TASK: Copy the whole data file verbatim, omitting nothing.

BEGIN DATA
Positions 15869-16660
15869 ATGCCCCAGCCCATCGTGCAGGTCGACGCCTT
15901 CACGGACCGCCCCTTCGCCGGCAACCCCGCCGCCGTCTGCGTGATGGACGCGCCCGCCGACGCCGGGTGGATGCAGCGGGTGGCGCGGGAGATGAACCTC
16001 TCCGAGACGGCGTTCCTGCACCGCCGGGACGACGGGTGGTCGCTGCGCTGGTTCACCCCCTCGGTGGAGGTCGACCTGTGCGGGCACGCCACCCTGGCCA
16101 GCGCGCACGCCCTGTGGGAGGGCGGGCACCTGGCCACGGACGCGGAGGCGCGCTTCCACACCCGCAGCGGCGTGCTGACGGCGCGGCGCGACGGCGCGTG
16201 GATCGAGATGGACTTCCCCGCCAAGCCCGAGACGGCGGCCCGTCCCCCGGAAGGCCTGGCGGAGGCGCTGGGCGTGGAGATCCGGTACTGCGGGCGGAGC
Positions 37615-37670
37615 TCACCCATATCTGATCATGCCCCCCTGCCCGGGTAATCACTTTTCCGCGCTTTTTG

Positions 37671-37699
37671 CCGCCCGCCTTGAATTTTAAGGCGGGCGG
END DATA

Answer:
Positions 15869-16660
15869 ATGCCCCAGCCCATCGTGCAGGTCGACGCCTT
15901 CACGGACCGCCCCTTCGCCGGCAACCCCGCCGCCGTCTGCGTGATGGACGCGCCCGCCGACGCCGGGTGGATGCAGCGGGTGGCGCGGGAGATGAACCTC
16001 TCCGAGACGGCGTTCCTGCACCGCCGGGACGACGGGTGGTCGCTGCGCTGGTTCACCCCCTCGGTGGAGGTCGACCTGTGCGGGCACGCCACCCTGGCCA
16101 GCGCGCACGCCCTGTGGGAGGGCGGGCACCTGGCCACGGACGCGGAGGCGCGCTTCCACACCCGCAGCGGCGTGCTGACGGCGCGGCGCGACGGCGCGTG
16201 GATCGAGATGGACTTCCCCGCCAAGCCCGAGACGGCGGCCCGTCCCCCGGAAGGCCTGGCGGAGGCGCTGGGCGTGGAGATCCGGTACTGCGGGCGGAGC
Positions 37615-37670
37615 TCACCCATATCTGATCATGCCCCCCTGCCCGGGTAATCACTTTTCCGCGCTTTTTG

Positions 37671-37699
37671 CCGCCCGCCTTGAATTTTAAGGCGGGCGG